Gen Z’s political power on the rise

Last Tuesday, Texas, alongside the rest of the country, held its midterm elections. While myself and many of my peers had hoped and voted for different results, Gov. Greg Abbott is to remain in office. Even at a young age, it is already becoming tiring and uninspiring to participate in the political process and still feel unrepresented in politics. However, looking past the election results and party lines, it is comforting and empowering to see youth civic engagement on the rise as Gen Z garners increasing political power.

In the two years since the last general election in 2020, 8.3 million more young people were eligible to vote. This broadens the Gen Z voting group and increases its diversity, with almost half of these new voters being Black or Latino. Gen Z already tends to vote Democrat by an approximate 28-point margin. This diversity brings even more Democratic voters seeing as a majority of young people of color supported Democratic candidates in recent election cycles. The increasing number of Gen Z voters could heavily influence future elections, even in historically red states such as Texas.

Looking past party lines, arguably the most encouraging result from this election was the impressive youth voter turnout. Generally, midterm elections see about a fifth of eligible young voters turn out. In the 2022 midterms, however, the turnout for voters under the age of 30 was 27%, the second-highest percentage of the past three decades, the highest being in 2018 with 31% of voters under 30. The continued uptick in young voters in midterm elections is extremely promising, especially since, because of lower voter turnout in local elections, a vote holds more power the more local it is.

San Antonio is an extremely important hub for youth civic engagement, as the area is home to 20 universities. The role of these institutions in forming informed, civic-minded constituents cannot be emphasized enough. Bexar County’s early voter turnout for voters under 30 was double Texas’s overall percentage, 8%. Institutions such as Trinity likely played a large hand in this.

University campuses create communities that mimic political processes and nurture civic mindsets. Becoming civically engaged is participating in a community’s dialogue and voicing your values through political processes, not just voting. On campus, students are able to push for change on issues that matter to them through the Student Government Association or by contacting other sources of help like Residential Life or other staff and administration. By participating in campus culture, students become more civic-minded.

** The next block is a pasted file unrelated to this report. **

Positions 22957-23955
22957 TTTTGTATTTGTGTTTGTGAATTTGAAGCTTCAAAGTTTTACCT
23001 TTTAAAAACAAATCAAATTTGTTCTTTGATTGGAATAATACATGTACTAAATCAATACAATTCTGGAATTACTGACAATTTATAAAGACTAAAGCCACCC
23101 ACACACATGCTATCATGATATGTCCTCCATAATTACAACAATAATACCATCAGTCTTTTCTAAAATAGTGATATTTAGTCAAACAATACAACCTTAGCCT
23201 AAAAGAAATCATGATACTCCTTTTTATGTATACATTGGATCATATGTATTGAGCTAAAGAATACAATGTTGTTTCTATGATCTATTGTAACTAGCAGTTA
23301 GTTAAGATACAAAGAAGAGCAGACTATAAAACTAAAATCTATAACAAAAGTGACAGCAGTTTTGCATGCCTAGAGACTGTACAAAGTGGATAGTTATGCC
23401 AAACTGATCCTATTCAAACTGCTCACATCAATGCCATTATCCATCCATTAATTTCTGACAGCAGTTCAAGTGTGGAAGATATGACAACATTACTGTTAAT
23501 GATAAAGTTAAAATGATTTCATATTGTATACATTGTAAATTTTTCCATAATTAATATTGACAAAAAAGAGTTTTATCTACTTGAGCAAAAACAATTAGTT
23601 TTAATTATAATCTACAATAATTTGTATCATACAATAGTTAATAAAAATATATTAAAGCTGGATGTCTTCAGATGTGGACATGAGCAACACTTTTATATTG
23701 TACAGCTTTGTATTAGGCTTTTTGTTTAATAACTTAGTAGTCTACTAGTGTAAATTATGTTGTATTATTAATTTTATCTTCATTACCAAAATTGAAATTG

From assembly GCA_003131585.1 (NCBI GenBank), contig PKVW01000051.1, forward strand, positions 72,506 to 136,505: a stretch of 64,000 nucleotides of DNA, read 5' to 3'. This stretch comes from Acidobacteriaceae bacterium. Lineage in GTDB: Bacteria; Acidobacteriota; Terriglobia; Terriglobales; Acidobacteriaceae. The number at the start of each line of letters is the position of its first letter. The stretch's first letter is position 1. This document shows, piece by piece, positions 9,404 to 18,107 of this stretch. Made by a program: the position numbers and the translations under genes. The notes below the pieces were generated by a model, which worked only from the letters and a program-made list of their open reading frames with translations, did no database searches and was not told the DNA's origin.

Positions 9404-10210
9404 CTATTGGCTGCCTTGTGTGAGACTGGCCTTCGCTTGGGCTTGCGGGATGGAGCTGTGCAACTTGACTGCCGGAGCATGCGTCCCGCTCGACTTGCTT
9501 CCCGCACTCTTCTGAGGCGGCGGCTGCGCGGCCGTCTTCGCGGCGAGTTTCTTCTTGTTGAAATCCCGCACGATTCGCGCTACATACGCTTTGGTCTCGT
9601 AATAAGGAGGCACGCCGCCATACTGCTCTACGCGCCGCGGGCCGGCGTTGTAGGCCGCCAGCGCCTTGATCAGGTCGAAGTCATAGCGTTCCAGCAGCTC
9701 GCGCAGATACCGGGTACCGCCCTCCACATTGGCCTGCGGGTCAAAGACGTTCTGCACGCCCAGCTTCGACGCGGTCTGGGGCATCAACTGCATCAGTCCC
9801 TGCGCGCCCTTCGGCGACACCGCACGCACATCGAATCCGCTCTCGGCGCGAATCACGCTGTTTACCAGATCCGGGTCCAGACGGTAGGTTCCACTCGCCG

Trinity was extremely involved in getting students to participate in this midterm election. Scores of emails were sent about how to register to vote, when to vote and where to vote. Student-led groups, like Trinity Students for Beto and the TU Voter Engagement Task Force, were extremely helpful in getting students registered to vote and to the polls. Professors such as Jonathan Oxley, professor of economics, emphasized to their students the importance of engaging in our democracy through voting simply by providing updates on registration deadlines, voting times and where the closest polling locations were on Election Day.

“Part of a liberal arts education is having a completed, multi-perspective view and developing critical thinking skills,” Oxley said. “It’s not just enough to develop those critical thinking skills and then pontificate on the world by yourself. You need to flip around and go back and engage with your community and engage with people who might not necessarily agree with you, and part of that engagement is voting.”

As more of our generation near the voting age, investment in civic engagement is increasingly important. Standing at the end of this midterm election, looking at the influence and engagement of myself and my peers, I am grateful for institutions like Trinity for equipping their students with the tools necessary to be informed, engaged citizens. From a local to a national level, it is important to realize that we as a generation have a say in our community, even by simply voting.